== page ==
Ludwig van Beethoven
"String Quartets, Opp. 131, 135"
Deutsche Grammophon (1979)
1000 Recordings To Hear Hear Before You Die
It's not as easy as you would think for Tom Moon to make classical music selections for 1000 Recordings to Hear Before You Die. For example, right now we're in the middle of a Beethoven block. As "the greatest composer who ever lived," Beethoven has plenty of obvious choices for such a list. The tough job for Moon isn't to choose what Beethoven compositions to choose, but rather to choose between the hundreds of recordings that have been made for each of the composer's works. His choice for Beethoven's String Quartets, Opuses 131 and 135, is particularly interesting. Namely, because he didn't opt for a string quartet. He opted for the Vienna Philharmonic.
As Moon discussed in a follow-up post on his website, many took issue with his selection of a full symphony orchestra playing pieces drawn up for an intimate four-piece group. Try to imagine, if you will, the six string quartets from Bartok that we listened to, being played by a full orchestra instead. It doesn't work. Of course, this comparison is somewhat unfair due to Bartok's "night music" style, but it still allows you to observe the difference a few dozen extra musicians will make.
Of course, Moon opts for the conductor/composer who is probably best suited for taking a bigger-is-better approach. Leonard Bernstein was the biggest name in American classical music since George Gershwin, known for both his compositions (such as "West Side Story") and conducting with the New York Philharmonic. Of course, with his renown sometimes came negative feedback, including many critics complaining that his emotional approach to conducting led to unusual shifts in tempo. At any rate, unless you've heard these quartets in their original format, you won't be too bothered by his version.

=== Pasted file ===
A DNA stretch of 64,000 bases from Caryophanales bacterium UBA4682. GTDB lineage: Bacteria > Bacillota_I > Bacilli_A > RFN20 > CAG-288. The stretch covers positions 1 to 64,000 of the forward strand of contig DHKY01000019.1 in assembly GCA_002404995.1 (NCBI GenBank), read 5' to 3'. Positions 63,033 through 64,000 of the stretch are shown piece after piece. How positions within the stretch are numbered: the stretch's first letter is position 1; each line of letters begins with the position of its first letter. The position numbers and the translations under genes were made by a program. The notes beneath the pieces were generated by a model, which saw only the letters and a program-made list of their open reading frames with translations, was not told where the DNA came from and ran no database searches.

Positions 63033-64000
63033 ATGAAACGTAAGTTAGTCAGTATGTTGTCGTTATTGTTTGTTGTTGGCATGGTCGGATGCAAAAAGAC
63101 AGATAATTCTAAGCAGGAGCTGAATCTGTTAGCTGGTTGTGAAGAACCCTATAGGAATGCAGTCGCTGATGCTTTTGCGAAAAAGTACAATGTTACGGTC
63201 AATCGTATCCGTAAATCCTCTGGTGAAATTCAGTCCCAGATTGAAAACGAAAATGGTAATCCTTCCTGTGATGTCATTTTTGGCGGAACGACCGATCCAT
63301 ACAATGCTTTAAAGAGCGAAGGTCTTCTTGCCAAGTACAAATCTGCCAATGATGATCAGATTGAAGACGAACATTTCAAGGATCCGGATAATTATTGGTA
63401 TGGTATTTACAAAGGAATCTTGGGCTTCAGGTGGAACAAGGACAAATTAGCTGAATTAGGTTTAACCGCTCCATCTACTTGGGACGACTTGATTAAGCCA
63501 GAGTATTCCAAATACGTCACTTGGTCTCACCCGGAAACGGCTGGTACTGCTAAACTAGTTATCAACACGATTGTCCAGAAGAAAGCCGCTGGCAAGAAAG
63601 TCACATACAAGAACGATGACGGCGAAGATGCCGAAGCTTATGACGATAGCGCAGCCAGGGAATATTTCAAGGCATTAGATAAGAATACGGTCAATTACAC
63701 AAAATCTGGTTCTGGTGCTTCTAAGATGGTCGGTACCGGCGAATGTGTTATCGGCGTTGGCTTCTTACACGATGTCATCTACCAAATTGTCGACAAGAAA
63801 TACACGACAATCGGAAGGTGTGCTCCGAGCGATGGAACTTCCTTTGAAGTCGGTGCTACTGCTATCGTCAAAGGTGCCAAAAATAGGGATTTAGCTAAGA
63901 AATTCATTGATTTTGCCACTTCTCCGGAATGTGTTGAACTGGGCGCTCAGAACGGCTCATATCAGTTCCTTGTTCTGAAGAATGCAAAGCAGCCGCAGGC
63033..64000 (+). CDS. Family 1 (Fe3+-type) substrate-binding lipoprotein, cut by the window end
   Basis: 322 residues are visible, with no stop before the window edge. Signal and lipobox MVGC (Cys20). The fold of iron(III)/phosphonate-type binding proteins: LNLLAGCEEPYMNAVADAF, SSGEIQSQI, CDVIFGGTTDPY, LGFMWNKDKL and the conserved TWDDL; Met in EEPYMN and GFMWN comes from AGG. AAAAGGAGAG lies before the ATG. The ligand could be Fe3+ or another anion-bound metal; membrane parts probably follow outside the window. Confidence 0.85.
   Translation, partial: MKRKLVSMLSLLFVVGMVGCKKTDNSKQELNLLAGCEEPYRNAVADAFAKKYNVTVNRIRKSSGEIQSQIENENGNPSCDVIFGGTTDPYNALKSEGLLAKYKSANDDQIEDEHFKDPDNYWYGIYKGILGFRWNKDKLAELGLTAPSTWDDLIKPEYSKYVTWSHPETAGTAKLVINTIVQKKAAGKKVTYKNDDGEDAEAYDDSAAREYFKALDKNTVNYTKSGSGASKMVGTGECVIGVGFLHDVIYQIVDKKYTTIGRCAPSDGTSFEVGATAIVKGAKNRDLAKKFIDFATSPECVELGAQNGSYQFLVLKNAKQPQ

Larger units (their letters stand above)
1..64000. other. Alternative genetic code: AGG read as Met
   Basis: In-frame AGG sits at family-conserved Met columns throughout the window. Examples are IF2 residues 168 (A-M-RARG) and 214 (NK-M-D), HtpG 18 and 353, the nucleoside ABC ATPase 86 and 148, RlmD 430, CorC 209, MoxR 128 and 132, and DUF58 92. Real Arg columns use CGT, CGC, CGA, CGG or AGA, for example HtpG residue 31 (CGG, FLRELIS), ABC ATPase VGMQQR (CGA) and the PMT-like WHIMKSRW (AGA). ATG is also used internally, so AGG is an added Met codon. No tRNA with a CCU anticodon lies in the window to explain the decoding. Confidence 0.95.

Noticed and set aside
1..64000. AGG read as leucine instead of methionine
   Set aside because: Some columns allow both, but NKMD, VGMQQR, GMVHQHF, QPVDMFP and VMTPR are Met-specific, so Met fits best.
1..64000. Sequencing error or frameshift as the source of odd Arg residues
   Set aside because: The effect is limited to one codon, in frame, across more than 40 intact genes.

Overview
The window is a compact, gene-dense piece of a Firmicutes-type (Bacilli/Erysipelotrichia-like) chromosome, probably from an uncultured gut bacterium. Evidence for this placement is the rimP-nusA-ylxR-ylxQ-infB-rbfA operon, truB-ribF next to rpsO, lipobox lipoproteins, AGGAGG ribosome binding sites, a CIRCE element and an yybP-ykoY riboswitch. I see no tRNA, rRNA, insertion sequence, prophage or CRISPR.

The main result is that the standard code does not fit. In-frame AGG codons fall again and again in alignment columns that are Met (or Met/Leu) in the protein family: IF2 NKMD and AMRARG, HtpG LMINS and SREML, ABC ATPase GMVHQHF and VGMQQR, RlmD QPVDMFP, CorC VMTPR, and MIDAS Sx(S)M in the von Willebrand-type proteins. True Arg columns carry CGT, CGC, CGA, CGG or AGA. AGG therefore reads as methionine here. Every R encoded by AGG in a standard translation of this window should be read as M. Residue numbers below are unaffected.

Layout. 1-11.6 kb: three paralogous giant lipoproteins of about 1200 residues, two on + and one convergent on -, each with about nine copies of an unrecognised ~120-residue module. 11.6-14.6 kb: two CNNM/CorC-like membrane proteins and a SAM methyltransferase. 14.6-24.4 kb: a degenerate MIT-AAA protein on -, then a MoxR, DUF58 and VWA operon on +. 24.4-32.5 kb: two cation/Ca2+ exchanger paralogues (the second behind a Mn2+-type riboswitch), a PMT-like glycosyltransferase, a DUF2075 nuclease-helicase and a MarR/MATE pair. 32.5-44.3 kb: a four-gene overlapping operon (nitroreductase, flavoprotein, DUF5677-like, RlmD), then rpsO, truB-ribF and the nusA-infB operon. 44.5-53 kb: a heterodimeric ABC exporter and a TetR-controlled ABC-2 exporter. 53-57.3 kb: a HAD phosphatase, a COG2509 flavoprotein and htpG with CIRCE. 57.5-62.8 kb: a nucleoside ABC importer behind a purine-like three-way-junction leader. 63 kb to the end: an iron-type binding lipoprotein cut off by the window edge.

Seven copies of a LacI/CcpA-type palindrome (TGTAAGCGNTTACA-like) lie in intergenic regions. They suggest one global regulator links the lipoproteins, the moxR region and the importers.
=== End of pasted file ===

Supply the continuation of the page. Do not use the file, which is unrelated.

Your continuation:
Op. 131 is considered the highlight of Beethoven's string quartets, and it's no wondering why. Beethoven described the writing process as "a new manner of part-writing and, thank God, less lack of imagination than before." This "imagination" he refers to probably refers to the interesting setup of the seven-part arrangement. The movement opens with an adagio that Richard Wagner described as "the most melancholy sentiment expressed in music." Immediately following that comes an allegro in sonata form, making for a lively dance, creating a dramatic shift in pace. The piece continues to swing uncomfortably between moods until its conclusion. Op. 135 is a tad more standard in its alignment, maintaining an upbeat tone all the way through.
Despite there being multiple times more violins and cellos than standard string quartet format, non-string instruments don't shake things up too much. The biggest difference (which is only noticeable if you really listen for it) is the rumble of the timpani in the background of Op. 131. If you still feel ripped off that you didn't get the experience Beethoven intended, however, I would recommend the version performed by the Budapest String Quartet released this year (2012).
INTERESTING FACT: Bernstein might be best known for his work with musicals, but he also counts the score to "On The Waterfront" among his film compositions.